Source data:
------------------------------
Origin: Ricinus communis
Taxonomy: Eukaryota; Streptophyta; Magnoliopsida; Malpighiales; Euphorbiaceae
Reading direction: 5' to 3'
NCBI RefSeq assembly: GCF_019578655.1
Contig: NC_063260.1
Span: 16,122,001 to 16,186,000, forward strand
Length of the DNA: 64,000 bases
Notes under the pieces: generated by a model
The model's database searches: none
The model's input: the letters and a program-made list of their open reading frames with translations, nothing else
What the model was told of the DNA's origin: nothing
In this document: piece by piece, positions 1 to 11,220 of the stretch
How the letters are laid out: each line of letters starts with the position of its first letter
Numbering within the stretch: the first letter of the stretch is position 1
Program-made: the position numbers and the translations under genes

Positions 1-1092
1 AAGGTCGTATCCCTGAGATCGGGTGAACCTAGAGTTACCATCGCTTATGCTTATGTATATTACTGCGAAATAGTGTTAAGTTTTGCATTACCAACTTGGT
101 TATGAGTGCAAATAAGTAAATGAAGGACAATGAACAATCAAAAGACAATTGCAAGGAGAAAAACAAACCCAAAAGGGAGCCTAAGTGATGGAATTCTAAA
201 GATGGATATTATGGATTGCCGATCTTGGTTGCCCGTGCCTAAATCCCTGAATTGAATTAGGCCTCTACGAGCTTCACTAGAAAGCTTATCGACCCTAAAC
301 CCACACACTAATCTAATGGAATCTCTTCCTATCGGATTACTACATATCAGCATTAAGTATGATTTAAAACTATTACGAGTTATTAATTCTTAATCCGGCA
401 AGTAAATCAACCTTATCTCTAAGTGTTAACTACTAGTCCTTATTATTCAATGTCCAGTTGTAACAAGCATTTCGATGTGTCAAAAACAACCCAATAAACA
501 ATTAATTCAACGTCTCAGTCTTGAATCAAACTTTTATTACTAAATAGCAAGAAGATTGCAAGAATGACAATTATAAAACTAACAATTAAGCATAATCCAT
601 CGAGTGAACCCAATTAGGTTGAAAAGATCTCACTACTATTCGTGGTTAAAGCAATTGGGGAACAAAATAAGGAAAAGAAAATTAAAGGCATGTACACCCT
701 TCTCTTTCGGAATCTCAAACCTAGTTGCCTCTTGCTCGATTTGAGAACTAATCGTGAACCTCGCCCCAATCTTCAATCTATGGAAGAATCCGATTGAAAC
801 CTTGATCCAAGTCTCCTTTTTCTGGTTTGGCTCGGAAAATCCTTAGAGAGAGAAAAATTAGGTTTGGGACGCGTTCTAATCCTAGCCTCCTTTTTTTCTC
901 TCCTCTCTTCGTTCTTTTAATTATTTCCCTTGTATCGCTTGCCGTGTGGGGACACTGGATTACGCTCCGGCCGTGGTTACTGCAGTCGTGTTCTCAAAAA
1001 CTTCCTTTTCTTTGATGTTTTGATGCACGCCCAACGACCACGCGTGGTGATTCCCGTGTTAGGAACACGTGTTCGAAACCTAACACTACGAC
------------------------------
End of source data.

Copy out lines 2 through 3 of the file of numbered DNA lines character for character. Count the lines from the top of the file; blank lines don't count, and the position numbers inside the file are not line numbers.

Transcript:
Taxonomy: Eukaryota; Streptophyta; Magnoliopsida; Malpighiales; Euphorbiaceae
Reading direction: 5' to 3'